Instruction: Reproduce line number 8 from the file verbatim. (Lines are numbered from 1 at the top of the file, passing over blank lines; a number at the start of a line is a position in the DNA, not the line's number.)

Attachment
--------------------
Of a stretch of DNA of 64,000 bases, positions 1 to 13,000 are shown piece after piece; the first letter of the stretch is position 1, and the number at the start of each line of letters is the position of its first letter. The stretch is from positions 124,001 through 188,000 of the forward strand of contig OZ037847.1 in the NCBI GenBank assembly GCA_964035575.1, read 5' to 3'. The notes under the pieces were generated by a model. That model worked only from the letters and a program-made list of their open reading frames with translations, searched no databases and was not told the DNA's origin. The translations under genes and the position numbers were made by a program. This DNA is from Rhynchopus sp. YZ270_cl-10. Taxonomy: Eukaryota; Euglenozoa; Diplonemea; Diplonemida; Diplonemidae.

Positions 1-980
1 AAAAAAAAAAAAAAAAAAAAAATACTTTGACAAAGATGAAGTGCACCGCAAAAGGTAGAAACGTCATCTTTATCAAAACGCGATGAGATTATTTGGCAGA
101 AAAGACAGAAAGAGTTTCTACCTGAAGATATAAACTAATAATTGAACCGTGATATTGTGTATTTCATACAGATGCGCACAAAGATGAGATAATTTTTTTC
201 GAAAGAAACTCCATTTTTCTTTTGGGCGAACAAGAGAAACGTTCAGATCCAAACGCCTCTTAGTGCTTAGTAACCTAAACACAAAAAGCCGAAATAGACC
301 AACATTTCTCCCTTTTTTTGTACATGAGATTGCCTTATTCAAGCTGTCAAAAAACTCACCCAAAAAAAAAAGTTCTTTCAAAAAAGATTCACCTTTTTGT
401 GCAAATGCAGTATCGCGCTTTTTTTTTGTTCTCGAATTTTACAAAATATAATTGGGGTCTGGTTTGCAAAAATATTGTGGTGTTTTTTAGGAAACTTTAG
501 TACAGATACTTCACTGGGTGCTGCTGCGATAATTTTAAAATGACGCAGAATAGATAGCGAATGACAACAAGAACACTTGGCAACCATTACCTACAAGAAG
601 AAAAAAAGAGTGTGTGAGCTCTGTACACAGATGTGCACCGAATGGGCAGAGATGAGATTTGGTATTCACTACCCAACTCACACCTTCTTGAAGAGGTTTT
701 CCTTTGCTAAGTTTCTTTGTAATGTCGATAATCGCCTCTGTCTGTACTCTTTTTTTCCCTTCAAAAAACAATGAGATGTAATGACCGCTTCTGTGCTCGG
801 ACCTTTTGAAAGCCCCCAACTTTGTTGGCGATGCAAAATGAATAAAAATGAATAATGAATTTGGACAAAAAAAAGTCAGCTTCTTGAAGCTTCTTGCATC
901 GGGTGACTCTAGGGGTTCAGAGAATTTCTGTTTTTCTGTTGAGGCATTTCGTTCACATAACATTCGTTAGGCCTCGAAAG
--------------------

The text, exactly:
501 TACAGATACTTCACTGGGTGCTGCTGCGATAATTTTAAAATGACGCAGAATAGATAGCGAATGACAACAAGAACACTTGGCAACCATTACCTACAAGAAG